was time for him to retire. Although, the Marines are excited for their new puppy, many old friends are sad to be parting ways, according to Sgt. Joshua T. Hulett, a musician and canine noncommissioned officer with the band. “It’s a sad day for me and all of us,” said Hulett. “A few of the Marines were crying when they said their goodbyes. Not many units have a mascot, so it is special here. He offers a major morale boost because everyone gets to play with him. They get to come in the morning and see him smiling and wagging his tail. Having a dog here is like a little piece of home. I think that is the most important thing for the Marines and their morale.” A full-bred golden retriever puppy, Chopper V, was selected in November 2012 by the band members to follow in the paw prints of the III MEF Band mascots before him. The musicians have high hopes for the young dog as the new mascot of the band, according to Hulett. “We hope that we can get Chopper V trained well,” said Hulett. “He is not just an ordinary house dog; he has to be able to be trained to be in the public’s eye. Now that we have a new dog, he will be able to go out and interact with the public.” Editor’s Note: Sadly, a day after his retirement, Staff Sgt. (Ret.) Chopper IV passed away of natural causes.

Marines crown best ribs, brisket during cook-off Pfc. Kasey Peacock okinawa marine staff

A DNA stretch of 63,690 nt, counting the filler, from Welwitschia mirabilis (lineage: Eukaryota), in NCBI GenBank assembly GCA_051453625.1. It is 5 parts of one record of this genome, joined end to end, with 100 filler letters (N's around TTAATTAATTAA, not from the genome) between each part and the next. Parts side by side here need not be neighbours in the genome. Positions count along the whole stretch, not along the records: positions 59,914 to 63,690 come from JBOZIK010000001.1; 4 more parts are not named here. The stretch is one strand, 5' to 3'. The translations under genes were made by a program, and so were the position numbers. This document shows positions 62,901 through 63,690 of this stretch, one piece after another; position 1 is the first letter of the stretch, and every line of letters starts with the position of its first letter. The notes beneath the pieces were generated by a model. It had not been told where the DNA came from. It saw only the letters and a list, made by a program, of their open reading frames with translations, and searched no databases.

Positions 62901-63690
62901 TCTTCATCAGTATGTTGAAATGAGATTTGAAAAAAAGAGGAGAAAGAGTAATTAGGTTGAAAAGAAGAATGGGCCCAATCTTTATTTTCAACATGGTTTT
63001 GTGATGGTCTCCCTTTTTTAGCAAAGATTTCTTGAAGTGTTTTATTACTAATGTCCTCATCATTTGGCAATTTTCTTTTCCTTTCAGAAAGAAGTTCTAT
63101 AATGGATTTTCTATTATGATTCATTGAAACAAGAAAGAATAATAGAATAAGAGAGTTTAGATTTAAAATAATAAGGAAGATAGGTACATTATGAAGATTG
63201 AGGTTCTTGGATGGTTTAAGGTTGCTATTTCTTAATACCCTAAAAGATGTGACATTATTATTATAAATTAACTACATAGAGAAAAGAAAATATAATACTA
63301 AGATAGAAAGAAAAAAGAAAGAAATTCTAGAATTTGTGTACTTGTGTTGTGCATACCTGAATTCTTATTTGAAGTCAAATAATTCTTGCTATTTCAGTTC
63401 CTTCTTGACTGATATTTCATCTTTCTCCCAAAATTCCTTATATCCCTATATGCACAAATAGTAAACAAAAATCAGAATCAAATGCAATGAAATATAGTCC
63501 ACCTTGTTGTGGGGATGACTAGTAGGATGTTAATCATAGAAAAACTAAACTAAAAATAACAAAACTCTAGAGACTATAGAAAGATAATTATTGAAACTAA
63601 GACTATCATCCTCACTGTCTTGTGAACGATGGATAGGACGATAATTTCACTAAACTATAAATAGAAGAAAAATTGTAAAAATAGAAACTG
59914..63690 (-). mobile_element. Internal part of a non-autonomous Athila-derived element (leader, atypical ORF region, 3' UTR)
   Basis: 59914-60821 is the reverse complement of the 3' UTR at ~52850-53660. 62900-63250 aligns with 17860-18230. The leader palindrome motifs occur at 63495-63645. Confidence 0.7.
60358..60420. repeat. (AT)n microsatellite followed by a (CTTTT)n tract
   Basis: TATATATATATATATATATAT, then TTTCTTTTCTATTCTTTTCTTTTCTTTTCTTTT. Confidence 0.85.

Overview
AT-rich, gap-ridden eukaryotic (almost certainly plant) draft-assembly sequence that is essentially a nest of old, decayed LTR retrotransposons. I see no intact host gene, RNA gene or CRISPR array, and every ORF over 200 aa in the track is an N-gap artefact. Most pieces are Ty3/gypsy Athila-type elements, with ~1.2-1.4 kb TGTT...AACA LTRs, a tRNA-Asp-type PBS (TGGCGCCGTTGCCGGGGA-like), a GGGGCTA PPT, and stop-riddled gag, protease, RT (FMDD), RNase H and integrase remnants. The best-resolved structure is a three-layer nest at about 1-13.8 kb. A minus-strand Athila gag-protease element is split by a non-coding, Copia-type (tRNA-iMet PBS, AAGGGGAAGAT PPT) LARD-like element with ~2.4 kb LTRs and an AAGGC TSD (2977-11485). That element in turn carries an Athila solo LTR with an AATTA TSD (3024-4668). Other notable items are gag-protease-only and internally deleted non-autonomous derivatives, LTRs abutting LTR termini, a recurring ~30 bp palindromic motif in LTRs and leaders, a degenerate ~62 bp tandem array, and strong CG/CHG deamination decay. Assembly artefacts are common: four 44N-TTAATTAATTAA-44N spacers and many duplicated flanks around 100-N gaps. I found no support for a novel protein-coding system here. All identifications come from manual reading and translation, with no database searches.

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he aroma of succulent meat being prepared stopped those coming out of the Camp Hansen Post Exchange in their tracks. With grills blazing, meats cooking and smoke filling the air, it was clear the chefs had something to prove. Competition was fierce as six aspiring cooks went head-to-head in the 5th annual Camp Hansen barbecue cook-off outside the Post Exchange April 27, cooking up their best brisket and ribs, hoping to be crowned the victor. The cook-off is one of the many events coordinated by Camp Hansen’s camp operations throughout the year to give single Marines and sailors an opportunity to enjoy the afternoon with their peers and build camaraderie through friendly competition, according to Mark L. Roberts, the camp director of Camp Hansen and competitor in the cook-off. “Seeing the Marines out here participating and those stopping to check out what we are doing is what it is all about,” said Roberts. “Events like these are for service members and their families.” The fun was not all for the competitors, as one of the judges took particular notice of the time and effort the competitors put forth. “Being in the food service (industry) for over 20 years, I can appreciate the time and effort that gets put into good barbecue,” said Master Sgt. Emanuel L. Walker, the manager of the III Marine Expeditionary Force mess hall, III MEF Headquarters Group, III MEF, and judge during the cook-off. “Around the camp, you always see Marines barbecuing with their peers, and this was a chance for them to get out here, meet new people, and enjoy some friendly competition and great food.” For the competition, the commissary on wheels was established inside the exchange, allowing participants to purchase their meat and other ingredients and supplies needed for the cook-off. Those who were not participating in the cook-off could also shop at the commissary which, for residents of Camp Hansen, is a rare occurrence because there is no commissary located on the camp. While competition was friendly, competitors remained focused as they attempted to take the crown away from Gunnery Sgt. Jaworski K. Cherry, the winner in 2011 and 2012.